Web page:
Workforce management is the integrated set of processes that an organization will use to optimize the productivity of its employees on individual, department, and company-wide levels. In any organization, workforce management will mean matching employee skills with specific tasks, quantifying the amount and types of labor that are needed to complete the tasks on a daily or hourly basis.
Issues such as understaffing, overstaffing, or a sub-optimal allocation of resources can significantly affect an organization’s profitability, reduce their productivity, frustrate employees, and potentially cause them to lose clients or customers.
Workforce management practices
According to TechTarget, a comprehensive workforce management program can include any or all of the following practices:
- Time and attendance tracking
- Employee scheduling
- Demand prediction
- Payroll and benefits administration
- Talent management
- Training programs and assignments
- Performance monitoring and evaluation
- Vacation and leave planning
- Career planning
- Crisis preparedness
How MBAs help in workforce management
Judith Edge, corporate VP for human resources at FedEx spoke with Workforce to discuss workforce planning and how she leverages her MBA in her role.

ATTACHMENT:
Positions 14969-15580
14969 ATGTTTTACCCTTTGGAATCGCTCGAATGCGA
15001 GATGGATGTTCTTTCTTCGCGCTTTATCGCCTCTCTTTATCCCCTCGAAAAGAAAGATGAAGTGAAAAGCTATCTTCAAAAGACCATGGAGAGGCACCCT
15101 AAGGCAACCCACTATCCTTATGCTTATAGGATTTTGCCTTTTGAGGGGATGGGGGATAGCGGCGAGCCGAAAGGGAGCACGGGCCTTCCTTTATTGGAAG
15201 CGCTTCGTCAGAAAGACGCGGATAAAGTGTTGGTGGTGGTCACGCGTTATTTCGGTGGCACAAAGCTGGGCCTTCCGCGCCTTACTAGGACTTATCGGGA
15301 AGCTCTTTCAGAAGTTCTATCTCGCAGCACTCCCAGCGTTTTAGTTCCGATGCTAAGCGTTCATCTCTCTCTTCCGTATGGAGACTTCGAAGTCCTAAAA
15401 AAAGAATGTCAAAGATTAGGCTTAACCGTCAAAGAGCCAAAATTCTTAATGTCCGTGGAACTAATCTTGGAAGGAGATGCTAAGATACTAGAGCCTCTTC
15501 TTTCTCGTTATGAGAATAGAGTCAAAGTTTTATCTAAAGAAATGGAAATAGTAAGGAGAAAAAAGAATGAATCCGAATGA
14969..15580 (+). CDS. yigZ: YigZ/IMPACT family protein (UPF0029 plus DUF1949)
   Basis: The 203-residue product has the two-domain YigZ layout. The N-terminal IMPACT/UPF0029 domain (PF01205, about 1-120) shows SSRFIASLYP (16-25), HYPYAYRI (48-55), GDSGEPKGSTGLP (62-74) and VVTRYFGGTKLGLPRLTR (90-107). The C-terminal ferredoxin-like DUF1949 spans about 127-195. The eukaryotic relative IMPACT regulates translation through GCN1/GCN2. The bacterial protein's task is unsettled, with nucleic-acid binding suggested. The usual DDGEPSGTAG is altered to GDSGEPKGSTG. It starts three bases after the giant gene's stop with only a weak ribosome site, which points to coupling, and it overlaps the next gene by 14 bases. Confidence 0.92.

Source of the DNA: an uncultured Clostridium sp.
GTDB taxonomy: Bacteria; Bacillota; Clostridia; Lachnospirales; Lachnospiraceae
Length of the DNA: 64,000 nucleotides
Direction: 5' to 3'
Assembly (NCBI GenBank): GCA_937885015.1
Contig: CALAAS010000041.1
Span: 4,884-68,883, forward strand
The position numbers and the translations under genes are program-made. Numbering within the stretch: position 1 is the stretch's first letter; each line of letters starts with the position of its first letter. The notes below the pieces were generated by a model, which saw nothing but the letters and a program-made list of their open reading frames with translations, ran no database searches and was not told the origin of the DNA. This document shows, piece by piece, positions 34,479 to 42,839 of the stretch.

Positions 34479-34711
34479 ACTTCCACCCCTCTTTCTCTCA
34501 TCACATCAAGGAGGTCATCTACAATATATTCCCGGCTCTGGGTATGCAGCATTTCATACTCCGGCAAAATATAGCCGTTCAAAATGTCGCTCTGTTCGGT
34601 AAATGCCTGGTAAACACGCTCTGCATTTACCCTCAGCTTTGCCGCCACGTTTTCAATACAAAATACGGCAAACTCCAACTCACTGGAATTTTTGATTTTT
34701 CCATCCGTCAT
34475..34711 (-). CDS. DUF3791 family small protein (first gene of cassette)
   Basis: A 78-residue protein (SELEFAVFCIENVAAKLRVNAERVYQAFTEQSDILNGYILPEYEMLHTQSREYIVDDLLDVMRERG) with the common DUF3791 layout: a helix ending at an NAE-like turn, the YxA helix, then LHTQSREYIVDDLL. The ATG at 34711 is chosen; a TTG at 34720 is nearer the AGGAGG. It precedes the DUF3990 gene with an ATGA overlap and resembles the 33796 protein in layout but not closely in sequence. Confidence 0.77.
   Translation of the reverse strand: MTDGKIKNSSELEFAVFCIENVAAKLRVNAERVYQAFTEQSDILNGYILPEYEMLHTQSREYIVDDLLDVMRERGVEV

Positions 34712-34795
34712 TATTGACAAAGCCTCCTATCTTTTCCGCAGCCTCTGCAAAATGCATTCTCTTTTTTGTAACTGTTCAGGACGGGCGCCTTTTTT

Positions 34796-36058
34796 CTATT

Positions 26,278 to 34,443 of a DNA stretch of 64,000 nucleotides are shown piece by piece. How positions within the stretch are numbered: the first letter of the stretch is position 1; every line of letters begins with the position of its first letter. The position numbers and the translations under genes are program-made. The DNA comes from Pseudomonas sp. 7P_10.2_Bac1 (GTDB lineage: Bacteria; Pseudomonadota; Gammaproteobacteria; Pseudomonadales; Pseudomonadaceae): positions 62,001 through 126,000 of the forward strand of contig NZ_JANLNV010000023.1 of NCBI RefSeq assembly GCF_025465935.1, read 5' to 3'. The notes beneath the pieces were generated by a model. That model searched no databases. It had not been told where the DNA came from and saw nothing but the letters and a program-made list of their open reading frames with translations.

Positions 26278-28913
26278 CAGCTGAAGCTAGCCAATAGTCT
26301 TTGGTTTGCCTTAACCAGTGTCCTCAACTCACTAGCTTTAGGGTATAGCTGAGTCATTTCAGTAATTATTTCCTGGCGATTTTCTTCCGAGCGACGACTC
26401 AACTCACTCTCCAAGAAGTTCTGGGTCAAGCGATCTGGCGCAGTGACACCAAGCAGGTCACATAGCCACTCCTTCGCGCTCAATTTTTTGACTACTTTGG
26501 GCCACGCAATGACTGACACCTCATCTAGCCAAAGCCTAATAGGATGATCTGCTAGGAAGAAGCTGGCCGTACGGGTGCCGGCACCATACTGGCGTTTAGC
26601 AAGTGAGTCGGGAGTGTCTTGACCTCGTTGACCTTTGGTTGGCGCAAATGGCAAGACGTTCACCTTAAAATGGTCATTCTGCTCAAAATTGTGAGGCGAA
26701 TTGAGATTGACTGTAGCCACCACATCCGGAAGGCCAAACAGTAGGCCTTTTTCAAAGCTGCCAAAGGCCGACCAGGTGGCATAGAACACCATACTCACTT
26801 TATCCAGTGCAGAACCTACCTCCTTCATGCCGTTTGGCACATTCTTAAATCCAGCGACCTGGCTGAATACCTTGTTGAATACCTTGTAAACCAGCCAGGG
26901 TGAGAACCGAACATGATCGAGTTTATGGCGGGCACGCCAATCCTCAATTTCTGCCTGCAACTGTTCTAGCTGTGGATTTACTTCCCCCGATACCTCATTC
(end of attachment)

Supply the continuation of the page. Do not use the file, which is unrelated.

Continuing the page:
To keep her HR team focused on business objectives, Edge oversees different task forces on specific issues within the HR department to pull in the operating companies and make sure that HR objectives are consistent across the organization. She also manages leadership development for the top 400 positions in the company, ensuring that succession pipelines are always full — for example, preparing high-performing managers for director roles. An independent external firm is brought in to assess the skills of those in the pipeline, both before and after the program, and more than 90% of the company’s managerial and executive positions are filled from within.
Edge credits her MBA degree with her success in the role and adds that she would see an MBA as a “huge plus” when looking for a successor for her own role. Maryville University offers MBA degrees with no GMAT or GRE required in your choice of ten concentrations, including human resources management. Students can prepare for their Senior Professional in Human Resources designation, with courses including human resources management, workforce management, and compensation and benefits.
Questia, “Leveraging the MBA”